Ever the gentleman, the Green Guardsman serves as the replacement for Golden Age Green Lantern Alan Scott.  To contrast against John Stewart's "conservative" use of this ring, the Guardsman has no problem using his ring’s power to create giant boxing gloves and anvils, but the emerald energy he wields  trades its Golden Age vulnerability to plant life for a vulnerability to aluminum.

As for Cat Man, Bruce Timm was partially right—he was a hybrid between the Golden Age Wildcat and Batman, but the Batman half harkens back to the Adam West version from the campy Batman television series of the 1960s.  In the absence of a Robin, team mascot Ray Thompson served as Cat Man’s sidekick, riding in the sidecar alongside his hero and looking upon him in idol-like wonder.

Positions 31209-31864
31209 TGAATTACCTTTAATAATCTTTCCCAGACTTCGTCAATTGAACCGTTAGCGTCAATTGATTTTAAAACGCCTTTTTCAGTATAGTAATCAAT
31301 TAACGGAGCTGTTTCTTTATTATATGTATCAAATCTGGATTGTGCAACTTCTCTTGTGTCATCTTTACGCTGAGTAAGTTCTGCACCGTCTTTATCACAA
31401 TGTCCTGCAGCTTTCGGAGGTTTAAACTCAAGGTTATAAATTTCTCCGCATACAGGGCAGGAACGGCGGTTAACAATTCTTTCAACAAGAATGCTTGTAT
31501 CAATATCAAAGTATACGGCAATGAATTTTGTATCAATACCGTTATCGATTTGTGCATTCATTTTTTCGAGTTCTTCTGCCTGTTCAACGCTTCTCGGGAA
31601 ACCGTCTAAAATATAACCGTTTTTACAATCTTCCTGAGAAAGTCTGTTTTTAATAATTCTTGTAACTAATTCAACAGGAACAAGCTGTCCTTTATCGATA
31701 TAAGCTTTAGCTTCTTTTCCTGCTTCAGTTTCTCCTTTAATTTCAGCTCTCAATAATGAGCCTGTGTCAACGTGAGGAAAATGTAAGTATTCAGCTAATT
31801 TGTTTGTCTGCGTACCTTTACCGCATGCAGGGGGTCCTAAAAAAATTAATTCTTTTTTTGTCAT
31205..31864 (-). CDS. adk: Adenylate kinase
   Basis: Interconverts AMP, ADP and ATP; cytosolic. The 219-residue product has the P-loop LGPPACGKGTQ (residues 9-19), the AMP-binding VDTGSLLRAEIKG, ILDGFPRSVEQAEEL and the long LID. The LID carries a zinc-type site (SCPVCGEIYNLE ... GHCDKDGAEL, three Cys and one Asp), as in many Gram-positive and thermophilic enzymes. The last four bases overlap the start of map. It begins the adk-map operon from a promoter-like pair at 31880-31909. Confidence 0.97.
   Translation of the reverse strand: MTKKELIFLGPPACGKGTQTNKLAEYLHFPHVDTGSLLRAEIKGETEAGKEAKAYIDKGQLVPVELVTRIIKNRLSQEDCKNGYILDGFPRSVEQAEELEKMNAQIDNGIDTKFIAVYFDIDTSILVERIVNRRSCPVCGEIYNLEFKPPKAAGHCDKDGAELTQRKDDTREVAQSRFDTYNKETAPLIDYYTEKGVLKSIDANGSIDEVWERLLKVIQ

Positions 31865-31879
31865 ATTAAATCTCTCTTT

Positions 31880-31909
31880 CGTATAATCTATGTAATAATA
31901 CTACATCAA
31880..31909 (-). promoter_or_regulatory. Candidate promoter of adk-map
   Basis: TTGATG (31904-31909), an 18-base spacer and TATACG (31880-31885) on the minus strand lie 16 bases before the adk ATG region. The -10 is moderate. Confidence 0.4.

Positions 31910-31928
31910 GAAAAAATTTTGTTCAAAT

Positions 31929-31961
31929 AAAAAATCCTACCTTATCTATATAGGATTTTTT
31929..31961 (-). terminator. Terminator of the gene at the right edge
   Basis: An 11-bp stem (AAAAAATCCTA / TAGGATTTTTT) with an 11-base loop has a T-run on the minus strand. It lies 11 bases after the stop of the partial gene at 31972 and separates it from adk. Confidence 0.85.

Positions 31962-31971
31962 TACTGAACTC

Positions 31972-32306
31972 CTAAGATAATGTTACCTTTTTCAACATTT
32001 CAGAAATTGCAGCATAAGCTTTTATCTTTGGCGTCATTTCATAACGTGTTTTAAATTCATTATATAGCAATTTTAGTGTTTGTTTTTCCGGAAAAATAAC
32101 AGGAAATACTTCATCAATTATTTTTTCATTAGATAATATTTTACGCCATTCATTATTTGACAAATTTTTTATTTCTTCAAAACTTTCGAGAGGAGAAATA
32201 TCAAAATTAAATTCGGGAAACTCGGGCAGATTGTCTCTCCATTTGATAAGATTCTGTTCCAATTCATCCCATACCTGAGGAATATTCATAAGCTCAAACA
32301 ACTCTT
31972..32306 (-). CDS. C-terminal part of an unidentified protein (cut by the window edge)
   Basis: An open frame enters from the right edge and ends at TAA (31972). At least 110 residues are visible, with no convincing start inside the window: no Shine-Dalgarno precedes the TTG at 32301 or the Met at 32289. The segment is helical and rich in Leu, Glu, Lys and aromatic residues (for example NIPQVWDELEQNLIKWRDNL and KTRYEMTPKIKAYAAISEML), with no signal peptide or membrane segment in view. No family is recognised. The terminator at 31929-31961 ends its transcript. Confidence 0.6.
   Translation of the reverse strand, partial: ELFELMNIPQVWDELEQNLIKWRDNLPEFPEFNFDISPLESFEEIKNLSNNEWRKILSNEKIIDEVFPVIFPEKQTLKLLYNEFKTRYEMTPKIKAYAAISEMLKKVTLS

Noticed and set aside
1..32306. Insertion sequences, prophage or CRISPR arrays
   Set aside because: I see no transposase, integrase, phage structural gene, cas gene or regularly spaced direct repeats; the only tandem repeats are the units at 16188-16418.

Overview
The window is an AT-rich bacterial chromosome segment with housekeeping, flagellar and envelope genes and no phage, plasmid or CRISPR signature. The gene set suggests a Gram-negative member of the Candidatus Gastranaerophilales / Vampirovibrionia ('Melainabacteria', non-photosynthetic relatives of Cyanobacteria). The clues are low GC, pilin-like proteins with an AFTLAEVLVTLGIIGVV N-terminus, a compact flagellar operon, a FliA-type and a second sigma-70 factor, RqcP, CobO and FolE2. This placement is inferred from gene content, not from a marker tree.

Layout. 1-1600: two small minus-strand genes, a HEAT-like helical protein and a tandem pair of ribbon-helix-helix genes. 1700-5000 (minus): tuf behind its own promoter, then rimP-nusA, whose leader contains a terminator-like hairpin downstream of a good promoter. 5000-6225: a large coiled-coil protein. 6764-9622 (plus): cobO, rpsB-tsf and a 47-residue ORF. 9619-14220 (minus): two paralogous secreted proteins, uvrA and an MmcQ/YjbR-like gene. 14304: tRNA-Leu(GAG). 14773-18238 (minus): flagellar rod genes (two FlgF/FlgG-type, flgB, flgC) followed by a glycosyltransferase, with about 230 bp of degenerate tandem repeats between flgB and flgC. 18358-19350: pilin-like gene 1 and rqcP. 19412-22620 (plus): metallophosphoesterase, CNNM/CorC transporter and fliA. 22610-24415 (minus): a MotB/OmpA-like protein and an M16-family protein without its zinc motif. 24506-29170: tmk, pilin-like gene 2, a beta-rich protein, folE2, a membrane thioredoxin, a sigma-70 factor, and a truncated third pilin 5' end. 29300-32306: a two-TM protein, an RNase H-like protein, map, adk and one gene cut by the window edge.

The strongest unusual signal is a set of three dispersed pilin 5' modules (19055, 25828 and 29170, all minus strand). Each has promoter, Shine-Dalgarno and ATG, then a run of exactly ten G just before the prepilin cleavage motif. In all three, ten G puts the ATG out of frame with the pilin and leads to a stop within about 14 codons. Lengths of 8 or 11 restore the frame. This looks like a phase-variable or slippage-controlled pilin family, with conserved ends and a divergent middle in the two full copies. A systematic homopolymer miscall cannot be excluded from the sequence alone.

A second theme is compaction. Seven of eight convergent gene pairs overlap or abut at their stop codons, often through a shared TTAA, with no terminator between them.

Mainly an homage to the Golden Age Black Canary, Black Siren probably also possesses a bit of the classic Wonder Woman, Phantom Lady, and virtually every other female superhero from the Golden and Silver Ages.  Barely-competent, she mainly served as the team secretary, the resident eye candy, and the one who always was kidnapped and needed to be rescued by the male members of the team.

Finally, Ray Thompson takes elements of the Golden Age Robin, the Silver Age Snapper Carr, and even Wendy and Marvin from Superfriends to create the ultimate annoying, “gee-whiz” kid mascot.  As for his other persona, please read The Villains of Seaboard City entry.


Images courtesy of Cartoon Network, Bat313, Toon Zone, and The World's Finest.